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Following swiftly in the wake of his lush and stirring Hugo-and-Nebula nominated debut, the post-apocalyptic The Wild Shore, Kim Stanley Robinson's The Memory of Whiteness, subtitled "A Scientific Romance," was such a radically different and daring work it was hard to believe it came from the same writer. Loving The Wild Shore as I did at the time — being of an age with its characters I felt especially connected to it — I naively expected more of the same here, and so emphatically did not get it that I recall being left thrown for several loops and a few figure-eights. "W," I could only wonder, "TF?" It's only with age and experience under my belt that I realize what a dazzling if imperfect story this actually was.

In The Memory of Whiteness, Robinson uses the tragic myth of Icarus as the framework for a philosophical novel of discovery unafraid to tackle big metaphysical issues. It does so, perhaps, in a way that will drive hard SF purists right up the wall. Free will vs. determinism gets a most vigorous thematic workout here. Probably the story's most inspired touch is its vision of art as science. Naturally, this will likely be the element that alienates the nuts-and-bolts Analog crowd. At the time of the book's release, there was a line in the sand drawn between the cyberpunks, who combined a vision of the evolution of man and machine with a deeply cynical outlook on the nature of both, and the humanists, who might be thought of as SF's hippies, interested more in examining humanity's place in the universe and encouraging a more harmonious relationship between the two.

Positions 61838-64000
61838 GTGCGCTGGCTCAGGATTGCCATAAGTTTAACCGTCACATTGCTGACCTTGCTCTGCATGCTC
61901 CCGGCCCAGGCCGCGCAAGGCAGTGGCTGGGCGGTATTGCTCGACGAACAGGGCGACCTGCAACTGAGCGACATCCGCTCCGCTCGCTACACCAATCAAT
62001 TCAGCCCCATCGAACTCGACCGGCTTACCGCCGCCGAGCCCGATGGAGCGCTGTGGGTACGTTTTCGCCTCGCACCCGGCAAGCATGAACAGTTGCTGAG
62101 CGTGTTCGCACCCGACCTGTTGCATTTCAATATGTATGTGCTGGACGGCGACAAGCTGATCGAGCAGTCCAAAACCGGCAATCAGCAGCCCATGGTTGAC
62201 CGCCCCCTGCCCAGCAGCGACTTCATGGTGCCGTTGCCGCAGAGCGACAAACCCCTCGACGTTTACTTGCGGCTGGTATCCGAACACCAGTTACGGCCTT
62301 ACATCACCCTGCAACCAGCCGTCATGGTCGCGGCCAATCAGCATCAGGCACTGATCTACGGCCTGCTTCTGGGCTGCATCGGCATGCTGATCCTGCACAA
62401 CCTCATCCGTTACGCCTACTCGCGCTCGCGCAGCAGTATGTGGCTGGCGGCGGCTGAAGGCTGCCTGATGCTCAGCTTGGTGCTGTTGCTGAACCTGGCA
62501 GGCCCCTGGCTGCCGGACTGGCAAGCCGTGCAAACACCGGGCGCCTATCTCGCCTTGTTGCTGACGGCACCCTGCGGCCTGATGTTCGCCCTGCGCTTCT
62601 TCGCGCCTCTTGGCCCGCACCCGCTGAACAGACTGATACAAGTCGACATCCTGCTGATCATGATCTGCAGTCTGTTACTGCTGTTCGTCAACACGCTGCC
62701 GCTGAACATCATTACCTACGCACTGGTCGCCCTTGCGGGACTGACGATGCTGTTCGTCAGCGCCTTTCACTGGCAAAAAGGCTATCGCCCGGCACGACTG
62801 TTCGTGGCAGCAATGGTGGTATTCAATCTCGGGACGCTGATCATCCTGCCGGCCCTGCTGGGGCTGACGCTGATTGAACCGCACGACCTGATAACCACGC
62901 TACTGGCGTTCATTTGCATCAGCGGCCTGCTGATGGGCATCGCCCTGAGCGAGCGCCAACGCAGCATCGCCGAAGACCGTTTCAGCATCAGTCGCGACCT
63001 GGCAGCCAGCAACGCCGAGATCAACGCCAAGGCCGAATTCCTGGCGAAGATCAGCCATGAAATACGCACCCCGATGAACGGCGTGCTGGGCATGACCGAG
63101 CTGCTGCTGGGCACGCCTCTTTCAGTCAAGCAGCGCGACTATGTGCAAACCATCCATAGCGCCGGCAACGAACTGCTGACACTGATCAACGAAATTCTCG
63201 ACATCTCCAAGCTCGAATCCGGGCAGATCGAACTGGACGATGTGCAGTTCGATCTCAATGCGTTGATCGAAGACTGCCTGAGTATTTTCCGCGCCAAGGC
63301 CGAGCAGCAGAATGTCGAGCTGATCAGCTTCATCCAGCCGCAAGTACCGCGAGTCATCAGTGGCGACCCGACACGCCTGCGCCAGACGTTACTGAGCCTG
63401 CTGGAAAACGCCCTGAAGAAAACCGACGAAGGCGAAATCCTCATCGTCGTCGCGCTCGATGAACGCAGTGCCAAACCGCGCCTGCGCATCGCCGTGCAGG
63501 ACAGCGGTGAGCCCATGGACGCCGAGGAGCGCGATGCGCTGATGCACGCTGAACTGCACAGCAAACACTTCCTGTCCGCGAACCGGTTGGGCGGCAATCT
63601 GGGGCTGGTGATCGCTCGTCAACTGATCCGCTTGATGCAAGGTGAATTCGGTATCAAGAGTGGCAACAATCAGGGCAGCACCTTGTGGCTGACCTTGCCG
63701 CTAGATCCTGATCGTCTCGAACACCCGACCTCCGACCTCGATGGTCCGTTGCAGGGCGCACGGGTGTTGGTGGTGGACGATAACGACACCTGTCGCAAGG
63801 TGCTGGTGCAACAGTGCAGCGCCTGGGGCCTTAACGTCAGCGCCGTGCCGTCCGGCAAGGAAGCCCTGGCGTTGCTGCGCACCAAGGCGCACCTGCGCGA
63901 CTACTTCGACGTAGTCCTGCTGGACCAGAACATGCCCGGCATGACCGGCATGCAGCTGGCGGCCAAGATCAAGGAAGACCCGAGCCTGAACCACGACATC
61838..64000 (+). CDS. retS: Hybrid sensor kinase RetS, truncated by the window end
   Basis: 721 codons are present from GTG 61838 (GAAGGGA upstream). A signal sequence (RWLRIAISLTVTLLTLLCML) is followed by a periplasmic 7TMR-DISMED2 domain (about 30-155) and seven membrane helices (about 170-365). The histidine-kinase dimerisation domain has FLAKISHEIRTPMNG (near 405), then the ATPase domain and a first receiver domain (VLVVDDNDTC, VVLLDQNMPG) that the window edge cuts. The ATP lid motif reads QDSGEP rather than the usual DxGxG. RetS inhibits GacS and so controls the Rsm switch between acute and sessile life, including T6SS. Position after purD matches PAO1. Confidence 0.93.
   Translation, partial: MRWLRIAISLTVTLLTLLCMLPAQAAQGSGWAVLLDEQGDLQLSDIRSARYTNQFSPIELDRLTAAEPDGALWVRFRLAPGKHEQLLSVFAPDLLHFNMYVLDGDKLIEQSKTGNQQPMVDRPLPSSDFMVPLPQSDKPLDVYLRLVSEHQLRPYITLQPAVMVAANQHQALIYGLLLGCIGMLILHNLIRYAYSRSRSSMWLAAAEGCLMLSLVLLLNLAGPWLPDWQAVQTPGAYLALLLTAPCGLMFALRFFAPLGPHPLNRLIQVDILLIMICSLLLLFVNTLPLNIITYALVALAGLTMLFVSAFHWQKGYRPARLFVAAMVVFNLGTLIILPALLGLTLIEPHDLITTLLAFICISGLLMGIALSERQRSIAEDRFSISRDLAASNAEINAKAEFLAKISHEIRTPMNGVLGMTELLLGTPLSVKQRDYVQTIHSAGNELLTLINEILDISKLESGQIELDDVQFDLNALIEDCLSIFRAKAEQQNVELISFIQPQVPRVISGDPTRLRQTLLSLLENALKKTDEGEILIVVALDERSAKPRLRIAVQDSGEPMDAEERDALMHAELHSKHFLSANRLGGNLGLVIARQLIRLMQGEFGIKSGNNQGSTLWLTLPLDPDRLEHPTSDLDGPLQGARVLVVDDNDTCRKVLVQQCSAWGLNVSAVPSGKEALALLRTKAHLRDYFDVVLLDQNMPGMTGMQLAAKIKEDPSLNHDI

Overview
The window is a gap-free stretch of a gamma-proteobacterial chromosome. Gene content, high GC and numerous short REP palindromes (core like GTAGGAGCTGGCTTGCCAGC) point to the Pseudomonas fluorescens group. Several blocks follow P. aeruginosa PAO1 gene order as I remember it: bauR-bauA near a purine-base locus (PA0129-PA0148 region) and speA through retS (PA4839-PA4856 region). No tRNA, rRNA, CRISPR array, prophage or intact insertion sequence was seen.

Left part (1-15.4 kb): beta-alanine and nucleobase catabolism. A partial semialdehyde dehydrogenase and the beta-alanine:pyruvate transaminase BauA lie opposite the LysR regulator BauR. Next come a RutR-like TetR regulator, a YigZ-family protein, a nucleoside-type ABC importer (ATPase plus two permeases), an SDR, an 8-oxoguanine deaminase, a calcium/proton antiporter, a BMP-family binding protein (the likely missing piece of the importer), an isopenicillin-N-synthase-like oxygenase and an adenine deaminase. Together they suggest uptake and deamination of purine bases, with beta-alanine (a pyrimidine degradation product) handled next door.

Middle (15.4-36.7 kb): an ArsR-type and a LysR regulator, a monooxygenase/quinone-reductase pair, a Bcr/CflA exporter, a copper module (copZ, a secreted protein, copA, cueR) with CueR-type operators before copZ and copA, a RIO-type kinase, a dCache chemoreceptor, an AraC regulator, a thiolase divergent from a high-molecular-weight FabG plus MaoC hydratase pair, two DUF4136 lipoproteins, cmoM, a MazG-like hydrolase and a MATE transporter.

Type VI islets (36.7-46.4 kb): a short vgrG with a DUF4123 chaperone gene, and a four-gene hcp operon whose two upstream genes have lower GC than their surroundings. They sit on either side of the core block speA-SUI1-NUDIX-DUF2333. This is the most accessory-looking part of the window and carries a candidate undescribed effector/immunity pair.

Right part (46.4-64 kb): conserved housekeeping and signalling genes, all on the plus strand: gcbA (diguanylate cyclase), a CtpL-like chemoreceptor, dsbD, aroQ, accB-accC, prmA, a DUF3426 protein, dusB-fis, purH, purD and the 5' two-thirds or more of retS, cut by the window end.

Here, Robinson considers some different lines in the sand, such as those between genius and madness, between the quest for knowledge and deluded obsession. Knowing what happens to Icarus, there's an inevitability to this novel's outcome that would make the whole thing seem futile if the journey itself weren't as full of wonders as it is. Perhaps that is much of what Robinson is getting at here. It's the journey that matters, as much if not more than the destination. What exalts us as a species is our irrepressible drive to learn and to know. We will pursue this at even the greatest risk to ourselves. Just as Newton's determination to understand light put him at risk of losing his sight, Robinson's mad and driven visionary Johannes Wright will plunge directly into that light, if that's what he must do to find what he seeks. Perhaps not coincidentally, Wright has lost his sight at the moment of his own epiphany.